We currently live in a time of uncertainty. Between shortages of resources, climate change, the re-emergence of right-wing populism and #MeToo, the world is often a difficult and complex place to navigate. However, thanks to social media it is easier than ever to follow the efforts and activism of people who are trying to make the world a better place to live in. Be it for social, political or environmental reasons, Instagram, Twitter and Facebook have allowed us to keep up to date – almost to the minute – with those who are out there making changes.
It is not just politicians, celebrities and royalty who are promoting worthy causes and issues, young people are on the frontline too. Here is a list of the most important young activists that you should be following right now.
Perhaps one of the most famous of all modern young activists, Greta Thunberg has made waves across the world for her no-nonsense approach to environmental activism.
Thunberg first came to attention in 2018 at 15 years old when she used to spend her school days outside the Swedish parliament protesting climate change. She called for the Swedish government, and governments around the world, to take on stronger measures to combat climate change and pollution. These protests led to a worldwide ‘school strike’ with students all over the world skipping school in order to call for stronger environmental action. The ‘Thunberg effect’, as it has been called, has been felt all around the world with millions of people turning to her as a world leader in climate change prevention.
Since her rise to prominence, Thunberg has been featured on the cover of Time magazine, as well as them naming her one of the most influential people in the world. She is also the youngest Time ‘Person Of The Year’ as well as the youngest addressee of the UN Climate Action Summit.
Perhaps what is most recognisable in Thunberg’s activism is her no-nonsense approach. Thunberg has come under fire from critics for her refusal to smile during interviews, summits and speeches. Thunberg’s approach is an important reminder that it is what we do and say that is more important that how approachable we may look, an especially important message for young girls who will, at some point, be told to ‘smile’ and look ‘pretty’.
Little Miss Flint
Amariyanna Copeny, or ‘Little Miss Flint’, is a young activist from Flint, Michigan who is best known for raising awareness of the federal state of emergency because of Flint’s on-going water-crisis.
Flint is a city located along the Flint River, around 70miles north-west of Detroit. In April 2014 the city’s water supply was changed from Lake Huron and the Detroit River to the Flint River. However, officials failed to apply corrosion inhibitors to the new water supply, meaning that lead was leached into the water supply of which reaches over 100,000 people. This exposed residents to extremely high levels of lead in their drinking water and, as a result, lead poisoning. Alongside this, the change in water supply also caused a breakout in Legionnaires’ disease which killed 12 people.
Copeny became the face of the Flint Water Crisis at just 8 years old when she wrote a letter to then-President Barack Obama, in order to draw attention to the on-going issues in Flint. Since 2017 Copeny has become a national figure not just for Flint but for issues pertaining to unprivileged children and communities across the country. Copney has raised money and supplies for these communities, including Easter baskets, school supplies and bottled water.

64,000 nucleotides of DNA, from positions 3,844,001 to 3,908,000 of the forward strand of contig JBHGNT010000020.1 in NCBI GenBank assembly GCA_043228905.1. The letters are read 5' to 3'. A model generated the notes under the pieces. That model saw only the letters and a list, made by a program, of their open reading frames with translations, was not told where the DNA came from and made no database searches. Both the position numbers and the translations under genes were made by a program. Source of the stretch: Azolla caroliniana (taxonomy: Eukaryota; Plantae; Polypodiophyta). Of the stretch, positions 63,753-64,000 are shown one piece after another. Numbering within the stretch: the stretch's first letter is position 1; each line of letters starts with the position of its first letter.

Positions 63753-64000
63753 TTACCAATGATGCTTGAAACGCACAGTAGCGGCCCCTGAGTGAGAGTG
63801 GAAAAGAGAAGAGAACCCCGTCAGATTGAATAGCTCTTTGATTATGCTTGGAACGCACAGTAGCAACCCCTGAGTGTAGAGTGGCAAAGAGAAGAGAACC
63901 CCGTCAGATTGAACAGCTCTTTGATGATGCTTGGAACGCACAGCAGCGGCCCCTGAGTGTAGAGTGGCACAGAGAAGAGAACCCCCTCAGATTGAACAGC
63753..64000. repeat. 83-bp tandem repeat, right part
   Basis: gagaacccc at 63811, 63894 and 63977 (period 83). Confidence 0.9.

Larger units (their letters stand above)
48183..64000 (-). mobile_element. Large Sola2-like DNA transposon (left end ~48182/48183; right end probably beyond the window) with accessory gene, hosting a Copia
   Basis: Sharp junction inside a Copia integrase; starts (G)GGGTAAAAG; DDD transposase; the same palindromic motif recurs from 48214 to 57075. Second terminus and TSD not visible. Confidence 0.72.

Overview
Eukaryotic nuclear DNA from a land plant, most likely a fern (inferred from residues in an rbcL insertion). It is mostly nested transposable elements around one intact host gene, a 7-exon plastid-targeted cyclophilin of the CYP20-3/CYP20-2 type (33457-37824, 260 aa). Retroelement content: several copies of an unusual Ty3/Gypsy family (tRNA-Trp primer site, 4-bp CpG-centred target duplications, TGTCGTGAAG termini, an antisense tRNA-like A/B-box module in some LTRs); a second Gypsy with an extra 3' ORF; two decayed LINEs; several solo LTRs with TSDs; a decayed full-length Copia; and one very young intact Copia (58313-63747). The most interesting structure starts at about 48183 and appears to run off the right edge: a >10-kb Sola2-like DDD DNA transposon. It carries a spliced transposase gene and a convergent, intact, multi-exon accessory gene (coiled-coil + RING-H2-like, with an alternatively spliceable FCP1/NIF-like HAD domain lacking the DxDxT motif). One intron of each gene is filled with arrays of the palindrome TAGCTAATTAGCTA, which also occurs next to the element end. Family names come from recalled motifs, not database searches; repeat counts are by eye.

Since 2017 Copeny has raised $350,000 towards Flint’s recovery from the water-crisis, distributed over 500,000 bottles of water to those effected and filled over 15,000 backpacks with school supplies for underprivileged children.
Helena Gualinga is a 17-year-old climate and human rights activist from Ecuador who campaigns for rights of indigenous communities, groups who are by climate change often in hidden and repressed ways.
Gualinga’s activism arose from the conflicts she has witnessed her entire life between her community in Sarayaku, oil companies and the government, each of who enter her community’s territory without permission. Government supported oil companies pose a threat to Gualinga’s community’s way of life and the fragile nature of the Amazon rainforest, for they want to drill for oil regardless of what the local community wishes for.
The work of Gualinga joins together environmental activism and social justice. Her work provides a voice for indigenous communities who are often ignored, or silenced, by traditional activism. In her own words Gualinga describes how: ‘What got me into environmental activism was just living and growing up in the community […] It’s about my home. It’s about my people. It’s about my family’.
In 2019 whilst the UN Climate Action Summit was taking place, Gualinga was outside protesting climate change with many other young people. She held up a sign that read ‘INDIGENOUS BLOOD NOT A SINGLE DROP MORE’.
Malala’s rose to fame as an advocate for girl’s education, women’s rights and peace. At age just 15 Malala was riding the school bus with her friends and was shot in the head by the Taliban, for campaigning for girl’s right to education. Simply, she was shot because she believed that women and girls should know how to read, write and do maths.
However, she lived to tell the tale and went on to create the Malala Fund, co-author the international bestseller I Am Malala, be the subject of Oscar short-listed documentary He Named Me Malala, receive the Nobel Peace Prize, give a speech at the United Nations and then get into Oxford.
Yousafzai is famous world over for her activism and dedication to education. The attempt on her life not holding her back but, if anything, it only empowered her beliefs further.